This creature is remarkable above all of its genus lowers, four of whom carried matchlocks, he set out for the beauty of its colour, which is a brilliant yellow, in pursuit of the supposed tiger. A short distance with spots about the size of a penny-piece disposed beyond the edge of the jungle was a thicket, so close in groups over its body; they are of a bright black, that none of the party could make their way into it; and contrast beautifully with the radiant hide. The half a dozen pariah dogs were accordingly procured, animal is about four feet long from the tip of the and sent into the thicket. These dogs have a tolerably snout to the insertion of the tail, which varies from good scent, and, when acting in concert, are not defithe length of two to two and a half feet. It is cient in courage, though individually they are not in frequently, however, destroyed by the panther. general to be relied on.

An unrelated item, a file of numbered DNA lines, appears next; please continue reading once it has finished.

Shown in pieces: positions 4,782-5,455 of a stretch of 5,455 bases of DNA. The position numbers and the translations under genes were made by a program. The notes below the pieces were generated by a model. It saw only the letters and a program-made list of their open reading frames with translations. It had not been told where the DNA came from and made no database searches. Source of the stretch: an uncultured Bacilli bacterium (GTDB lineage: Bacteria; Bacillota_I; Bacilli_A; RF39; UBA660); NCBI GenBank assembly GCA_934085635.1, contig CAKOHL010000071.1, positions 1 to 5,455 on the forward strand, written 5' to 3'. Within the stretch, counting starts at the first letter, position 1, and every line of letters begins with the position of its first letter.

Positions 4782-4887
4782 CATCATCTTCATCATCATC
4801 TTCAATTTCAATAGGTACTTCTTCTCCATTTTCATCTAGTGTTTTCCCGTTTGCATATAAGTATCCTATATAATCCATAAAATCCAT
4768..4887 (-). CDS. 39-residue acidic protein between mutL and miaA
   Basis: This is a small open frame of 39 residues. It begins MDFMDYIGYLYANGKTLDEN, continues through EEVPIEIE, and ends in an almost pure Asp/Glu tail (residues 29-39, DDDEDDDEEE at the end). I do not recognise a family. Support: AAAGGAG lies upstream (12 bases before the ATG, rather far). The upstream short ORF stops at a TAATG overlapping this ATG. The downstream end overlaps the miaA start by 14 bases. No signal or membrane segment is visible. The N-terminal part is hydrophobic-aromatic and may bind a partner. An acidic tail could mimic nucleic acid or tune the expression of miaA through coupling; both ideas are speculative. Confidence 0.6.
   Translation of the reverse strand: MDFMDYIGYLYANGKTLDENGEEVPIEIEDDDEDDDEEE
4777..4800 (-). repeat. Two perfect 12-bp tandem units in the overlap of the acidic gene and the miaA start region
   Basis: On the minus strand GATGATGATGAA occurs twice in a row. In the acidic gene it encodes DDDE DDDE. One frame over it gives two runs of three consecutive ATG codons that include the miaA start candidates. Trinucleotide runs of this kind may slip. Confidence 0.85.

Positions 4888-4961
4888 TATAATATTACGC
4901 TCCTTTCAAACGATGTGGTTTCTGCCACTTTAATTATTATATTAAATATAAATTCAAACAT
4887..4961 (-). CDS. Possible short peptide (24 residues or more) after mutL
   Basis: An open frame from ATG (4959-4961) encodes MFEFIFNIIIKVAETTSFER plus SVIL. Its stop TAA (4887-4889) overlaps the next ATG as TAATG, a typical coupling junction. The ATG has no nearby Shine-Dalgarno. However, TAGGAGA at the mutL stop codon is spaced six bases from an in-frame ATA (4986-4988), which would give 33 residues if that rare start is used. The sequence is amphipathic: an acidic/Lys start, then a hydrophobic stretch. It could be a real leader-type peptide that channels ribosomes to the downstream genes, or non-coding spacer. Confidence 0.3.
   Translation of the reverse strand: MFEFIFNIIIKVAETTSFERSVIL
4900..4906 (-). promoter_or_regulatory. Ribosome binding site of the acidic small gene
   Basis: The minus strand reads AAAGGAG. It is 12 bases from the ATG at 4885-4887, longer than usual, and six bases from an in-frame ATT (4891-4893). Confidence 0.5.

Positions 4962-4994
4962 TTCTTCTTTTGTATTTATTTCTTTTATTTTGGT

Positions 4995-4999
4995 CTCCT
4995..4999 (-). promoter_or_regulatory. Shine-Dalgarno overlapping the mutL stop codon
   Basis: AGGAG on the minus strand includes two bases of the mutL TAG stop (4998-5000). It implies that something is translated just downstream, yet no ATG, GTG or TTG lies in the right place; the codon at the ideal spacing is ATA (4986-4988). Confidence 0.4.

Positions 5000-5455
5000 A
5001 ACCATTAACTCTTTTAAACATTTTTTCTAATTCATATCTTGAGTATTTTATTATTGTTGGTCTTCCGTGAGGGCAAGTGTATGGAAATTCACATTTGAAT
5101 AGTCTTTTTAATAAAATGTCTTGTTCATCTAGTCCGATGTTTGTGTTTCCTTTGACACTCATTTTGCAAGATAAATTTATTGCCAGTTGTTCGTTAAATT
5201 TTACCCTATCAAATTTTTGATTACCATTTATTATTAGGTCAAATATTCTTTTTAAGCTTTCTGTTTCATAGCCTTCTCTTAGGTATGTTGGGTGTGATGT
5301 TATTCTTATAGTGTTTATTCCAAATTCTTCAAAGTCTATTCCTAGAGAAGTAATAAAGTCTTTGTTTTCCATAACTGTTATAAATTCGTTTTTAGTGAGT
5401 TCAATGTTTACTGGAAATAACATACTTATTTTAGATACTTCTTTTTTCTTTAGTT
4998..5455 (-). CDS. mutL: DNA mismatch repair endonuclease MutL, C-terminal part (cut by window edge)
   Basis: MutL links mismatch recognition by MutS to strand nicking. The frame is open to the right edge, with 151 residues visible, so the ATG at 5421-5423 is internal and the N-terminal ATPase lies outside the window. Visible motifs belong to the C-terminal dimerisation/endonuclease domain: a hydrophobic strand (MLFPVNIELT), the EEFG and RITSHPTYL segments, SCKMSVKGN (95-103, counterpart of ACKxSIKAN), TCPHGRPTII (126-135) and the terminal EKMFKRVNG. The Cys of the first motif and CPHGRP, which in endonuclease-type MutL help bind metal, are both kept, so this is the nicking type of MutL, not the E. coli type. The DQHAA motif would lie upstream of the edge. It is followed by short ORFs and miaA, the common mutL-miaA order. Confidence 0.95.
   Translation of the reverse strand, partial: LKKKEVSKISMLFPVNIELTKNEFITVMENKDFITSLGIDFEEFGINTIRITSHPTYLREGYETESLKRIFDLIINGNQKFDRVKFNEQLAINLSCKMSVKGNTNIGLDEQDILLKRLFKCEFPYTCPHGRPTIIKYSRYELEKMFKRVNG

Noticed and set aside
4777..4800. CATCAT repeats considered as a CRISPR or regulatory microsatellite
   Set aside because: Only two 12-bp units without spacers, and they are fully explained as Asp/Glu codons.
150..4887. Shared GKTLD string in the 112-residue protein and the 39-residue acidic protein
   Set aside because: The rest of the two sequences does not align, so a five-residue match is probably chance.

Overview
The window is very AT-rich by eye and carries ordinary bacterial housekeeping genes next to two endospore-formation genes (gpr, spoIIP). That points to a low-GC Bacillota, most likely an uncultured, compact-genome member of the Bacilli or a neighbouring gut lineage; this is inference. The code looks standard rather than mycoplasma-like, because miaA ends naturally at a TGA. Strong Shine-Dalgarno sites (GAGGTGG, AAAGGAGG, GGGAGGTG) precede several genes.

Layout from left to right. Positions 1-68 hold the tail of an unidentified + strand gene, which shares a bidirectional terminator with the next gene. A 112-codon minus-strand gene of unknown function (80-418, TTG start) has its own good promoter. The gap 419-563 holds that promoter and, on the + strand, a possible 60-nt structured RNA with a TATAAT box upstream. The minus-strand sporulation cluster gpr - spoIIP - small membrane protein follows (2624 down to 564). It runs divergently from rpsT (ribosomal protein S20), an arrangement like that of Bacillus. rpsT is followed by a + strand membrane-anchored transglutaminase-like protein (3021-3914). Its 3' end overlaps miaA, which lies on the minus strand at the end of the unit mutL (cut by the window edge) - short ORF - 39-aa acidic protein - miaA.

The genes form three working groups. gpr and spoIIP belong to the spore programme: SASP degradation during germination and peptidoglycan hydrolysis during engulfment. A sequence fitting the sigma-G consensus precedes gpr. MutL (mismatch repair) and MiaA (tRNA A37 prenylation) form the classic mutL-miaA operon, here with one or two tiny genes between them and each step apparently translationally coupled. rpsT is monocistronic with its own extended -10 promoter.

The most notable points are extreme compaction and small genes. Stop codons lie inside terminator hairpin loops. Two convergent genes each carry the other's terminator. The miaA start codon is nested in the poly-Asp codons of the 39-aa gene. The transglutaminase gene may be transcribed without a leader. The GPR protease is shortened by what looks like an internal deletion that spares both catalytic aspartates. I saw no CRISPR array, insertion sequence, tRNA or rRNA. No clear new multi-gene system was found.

The accompanying engraving represents the shoot The dogs readily took the covert, and in a short ing of a leopard in a tree, whither it had taken refuge time it was evident from their sharp quick bark, and from a number of pariah dogs by which it had been almost immediate howling, that the prey had been pursued. The creature had concealed itself in a found and attacked. The continued howling of one thick gruve, near a village, evidently with an intention of the dogs proved that he had been desperately of banqueting upon the domestic cattle stalled in the wounded; after a short interval the dogs had made neighbourhood. Some pariah dogs of the village, a second attack, for a fierce struggle was heard in the having discovered its retreat, gave the alarm, when thicket, and within a few seconds, a huge leopard others joined the pack, and they pursued the enemy, sprang out, pursued by five of the dogs, one of which which made its escape into a mango-tree. Informa- seized it by the leg. This brought the animal up; tion being given to an Englishman, who happened to it turned upon its aggressor, when one of the party be residing near, he repaired to the spot upon his fired, and struck the beautiful beast just above the elephant, and armed with a rifle. The moment he left shoulder. It first rolled upon its back, but regainappeared within sight of the tree in which the leopard ing its former position, with the rapidity of lightning, had taken refuge, the wily creature crawled along a leaped upon the man, and brought him to the thin branch just beyond which grew another of larger earth, fixing its claws in his loins, and stripping the bulk, that protected its body from the hunter's aim. flesh to the bone. Another ball received into the At length having reached that part of the stem where body, caused it to quit its prostrate victim, and two huge boughs, diverging from the trunk, formed attempt to assault its second aggressor, but his ball a fork, the leopard seated itself between the branches, having injured the back, it was unable to spring. its body protected by one of them, and just exposing It nevertheless dragged itself forward, though the its head to the rifle of the Englishman, who fired, his hinder part of its body was completely paralyzed, ball taking effect between the eyes. With a roar of and still threatened the most desperate resistance; agony the leopard placed its paws upon the wound, when my friend, putting his rifle almost close to its and fell backwards dead.